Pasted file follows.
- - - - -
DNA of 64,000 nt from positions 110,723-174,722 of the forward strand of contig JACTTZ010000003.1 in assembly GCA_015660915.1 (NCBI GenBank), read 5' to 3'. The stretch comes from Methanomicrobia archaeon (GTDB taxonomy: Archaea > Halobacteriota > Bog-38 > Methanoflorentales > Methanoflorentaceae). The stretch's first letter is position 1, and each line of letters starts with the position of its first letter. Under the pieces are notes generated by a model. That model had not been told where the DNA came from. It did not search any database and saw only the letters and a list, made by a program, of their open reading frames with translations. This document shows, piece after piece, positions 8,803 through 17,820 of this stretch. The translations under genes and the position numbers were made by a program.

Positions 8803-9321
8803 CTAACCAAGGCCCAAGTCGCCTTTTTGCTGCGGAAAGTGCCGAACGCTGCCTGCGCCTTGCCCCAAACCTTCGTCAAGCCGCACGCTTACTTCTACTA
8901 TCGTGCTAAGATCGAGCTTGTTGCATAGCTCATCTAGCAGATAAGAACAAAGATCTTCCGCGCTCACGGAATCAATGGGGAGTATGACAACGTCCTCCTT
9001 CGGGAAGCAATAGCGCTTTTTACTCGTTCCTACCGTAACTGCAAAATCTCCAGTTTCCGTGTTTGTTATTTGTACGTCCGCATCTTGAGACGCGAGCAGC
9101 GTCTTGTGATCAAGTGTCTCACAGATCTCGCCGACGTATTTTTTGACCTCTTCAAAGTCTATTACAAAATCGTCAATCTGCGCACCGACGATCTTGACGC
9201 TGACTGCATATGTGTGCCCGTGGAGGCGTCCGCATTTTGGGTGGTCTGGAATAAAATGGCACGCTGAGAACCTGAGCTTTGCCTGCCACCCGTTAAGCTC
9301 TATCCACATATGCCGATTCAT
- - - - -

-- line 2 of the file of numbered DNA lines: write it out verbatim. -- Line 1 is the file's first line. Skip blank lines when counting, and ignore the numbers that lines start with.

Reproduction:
Positions 8803-9321